Background: In 2006, Tennessee ranked eighth nationally for rates of syphilis infections, ninth for chlamydia, and tenth for gonorrhea. Serious sequelae are associated with repeat infection with these sexually transmitted diseases (STDs).
Objectives: To describe the epidemiology of repeat STD infection in Tennessee.
Methods: Individuals diagnosed in Tennessee with a chlamydia or gonorrhea infection during August 2005 – September 2008 were included in this study. The proportion of individuals with at least one repeat infection (defined as a chlamydia, gonorrhea or syphilis infection at least 90 days after diagnosis of the initial infection with chlamydia or gonorrhea) was determined and Cox proportional regression models were used to analyze predictors of repeat infections.
Results: Of 79,206 STD cases, 8.2% of the population had at least one repeat infection with chlamydia, gonorrhea, or syphilis within one year. Among those < 25 years old 9.8% had a repeat infection within one year. Blacks had the greatest rate of repeat infection (11%) compared to other racial/ethnic groups. Young age at initial infection and black race were predominant factors in predicting repeat infections (hazard ratio = 3.3 and 2.1, respectively). Multivariate analyses confirmed age < 25 years (HR=2.4, 95% CI 1.2-4.6) and black race (HR=1.8, 95% CI 1.2-3.1) as significant risk factors for repeat infection.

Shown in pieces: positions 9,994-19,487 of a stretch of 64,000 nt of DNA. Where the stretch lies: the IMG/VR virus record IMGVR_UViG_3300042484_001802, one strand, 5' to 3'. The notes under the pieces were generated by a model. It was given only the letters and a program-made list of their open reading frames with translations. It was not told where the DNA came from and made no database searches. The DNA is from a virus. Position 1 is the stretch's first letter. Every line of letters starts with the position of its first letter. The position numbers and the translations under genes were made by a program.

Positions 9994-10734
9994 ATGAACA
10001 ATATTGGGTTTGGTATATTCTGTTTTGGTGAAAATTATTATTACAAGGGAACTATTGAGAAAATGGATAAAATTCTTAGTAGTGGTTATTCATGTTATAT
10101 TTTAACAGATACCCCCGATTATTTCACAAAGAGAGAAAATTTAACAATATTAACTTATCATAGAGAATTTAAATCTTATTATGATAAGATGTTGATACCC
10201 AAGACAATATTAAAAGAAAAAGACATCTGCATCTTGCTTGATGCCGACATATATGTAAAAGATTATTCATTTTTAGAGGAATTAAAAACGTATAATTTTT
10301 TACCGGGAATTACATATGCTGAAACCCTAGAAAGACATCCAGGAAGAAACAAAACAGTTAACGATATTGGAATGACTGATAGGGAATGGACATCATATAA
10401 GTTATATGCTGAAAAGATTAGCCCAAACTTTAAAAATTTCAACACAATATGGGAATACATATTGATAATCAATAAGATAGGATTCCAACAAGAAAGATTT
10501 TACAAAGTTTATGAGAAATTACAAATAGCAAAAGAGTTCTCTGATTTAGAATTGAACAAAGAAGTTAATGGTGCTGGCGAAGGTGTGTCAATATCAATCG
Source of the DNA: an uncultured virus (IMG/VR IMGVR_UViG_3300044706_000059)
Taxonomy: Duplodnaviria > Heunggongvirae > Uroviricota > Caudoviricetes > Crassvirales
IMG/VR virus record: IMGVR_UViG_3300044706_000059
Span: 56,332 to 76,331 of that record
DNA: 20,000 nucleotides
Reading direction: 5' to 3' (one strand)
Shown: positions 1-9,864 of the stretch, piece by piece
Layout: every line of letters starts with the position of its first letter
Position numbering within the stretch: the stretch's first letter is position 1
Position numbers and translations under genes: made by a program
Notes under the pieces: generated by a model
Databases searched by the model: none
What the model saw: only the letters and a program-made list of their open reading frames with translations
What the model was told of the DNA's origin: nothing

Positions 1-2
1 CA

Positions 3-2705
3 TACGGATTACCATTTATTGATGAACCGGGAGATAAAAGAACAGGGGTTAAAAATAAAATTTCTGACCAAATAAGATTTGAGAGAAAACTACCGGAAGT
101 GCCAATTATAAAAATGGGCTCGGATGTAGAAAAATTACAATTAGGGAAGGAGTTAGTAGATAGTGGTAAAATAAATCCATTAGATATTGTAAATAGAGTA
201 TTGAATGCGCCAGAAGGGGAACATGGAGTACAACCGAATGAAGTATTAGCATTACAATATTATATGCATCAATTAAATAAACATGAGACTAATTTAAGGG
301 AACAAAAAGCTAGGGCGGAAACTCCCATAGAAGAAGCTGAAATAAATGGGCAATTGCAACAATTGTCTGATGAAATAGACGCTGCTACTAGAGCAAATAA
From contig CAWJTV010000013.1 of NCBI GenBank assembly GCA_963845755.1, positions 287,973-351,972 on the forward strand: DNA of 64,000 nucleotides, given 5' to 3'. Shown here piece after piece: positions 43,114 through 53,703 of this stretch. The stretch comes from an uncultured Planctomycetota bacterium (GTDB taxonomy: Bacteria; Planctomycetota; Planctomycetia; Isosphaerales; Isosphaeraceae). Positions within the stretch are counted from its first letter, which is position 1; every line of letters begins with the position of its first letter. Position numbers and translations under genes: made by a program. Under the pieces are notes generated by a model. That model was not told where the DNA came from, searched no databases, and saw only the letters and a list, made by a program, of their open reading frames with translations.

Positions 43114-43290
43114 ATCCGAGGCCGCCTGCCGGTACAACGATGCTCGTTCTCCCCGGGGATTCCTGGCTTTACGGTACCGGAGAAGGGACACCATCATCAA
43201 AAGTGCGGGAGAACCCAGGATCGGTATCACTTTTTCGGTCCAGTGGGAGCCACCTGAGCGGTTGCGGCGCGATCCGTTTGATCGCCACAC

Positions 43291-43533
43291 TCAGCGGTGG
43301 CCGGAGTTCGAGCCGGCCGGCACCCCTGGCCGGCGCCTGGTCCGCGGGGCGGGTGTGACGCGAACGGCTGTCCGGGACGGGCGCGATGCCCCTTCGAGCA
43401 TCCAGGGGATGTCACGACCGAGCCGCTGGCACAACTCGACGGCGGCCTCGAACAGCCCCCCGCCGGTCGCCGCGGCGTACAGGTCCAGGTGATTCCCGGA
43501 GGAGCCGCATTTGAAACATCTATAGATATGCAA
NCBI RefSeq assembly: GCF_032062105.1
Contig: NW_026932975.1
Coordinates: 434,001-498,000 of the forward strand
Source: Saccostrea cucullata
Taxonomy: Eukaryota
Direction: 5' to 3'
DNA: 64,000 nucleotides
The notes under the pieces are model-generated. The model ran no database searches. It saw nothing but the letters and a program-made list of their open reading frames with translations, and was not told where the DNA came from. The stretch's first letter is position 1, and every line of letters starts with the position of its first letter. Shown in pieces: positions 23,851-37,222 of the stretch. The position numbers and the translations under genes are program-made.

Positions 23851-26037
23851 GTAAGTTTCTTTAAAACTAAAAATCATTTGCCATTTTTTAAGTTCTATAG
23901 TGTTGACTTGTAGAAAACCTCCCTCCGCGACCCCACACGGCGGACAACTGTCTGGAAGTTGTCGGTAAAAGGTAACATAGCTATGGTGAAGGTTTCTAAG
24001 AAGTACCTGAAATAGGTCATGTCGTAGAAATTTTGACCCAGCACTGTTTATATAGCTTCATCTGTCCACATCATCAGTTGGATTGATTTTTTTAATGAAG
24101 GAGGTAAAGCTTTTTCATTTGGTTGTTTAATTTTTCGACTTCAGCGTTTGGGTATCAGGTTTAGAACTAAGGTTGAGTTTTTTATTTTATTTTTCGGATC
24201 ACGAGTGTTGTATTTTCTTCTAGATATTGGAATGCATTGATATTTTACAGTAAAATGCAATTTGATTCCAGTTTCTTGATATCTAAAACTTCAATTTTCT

Conclusions: Targeted screening, testing, treatment and counseling of patients who are young and/or of black race could help reduce STD morbidity in Tennessee.
Implications for Programs, Policy, and/or Research: In efforts to reduce the high incidence of Chlamydia infection and subsequent repeat infections, Tennessee health services providers were authorized to supply Expedited Partner Therapy (EPT). Hopefully, with increasing acceptance of EPT, chlamydia and gonorrhea morbidity will be reduced in Tennessee.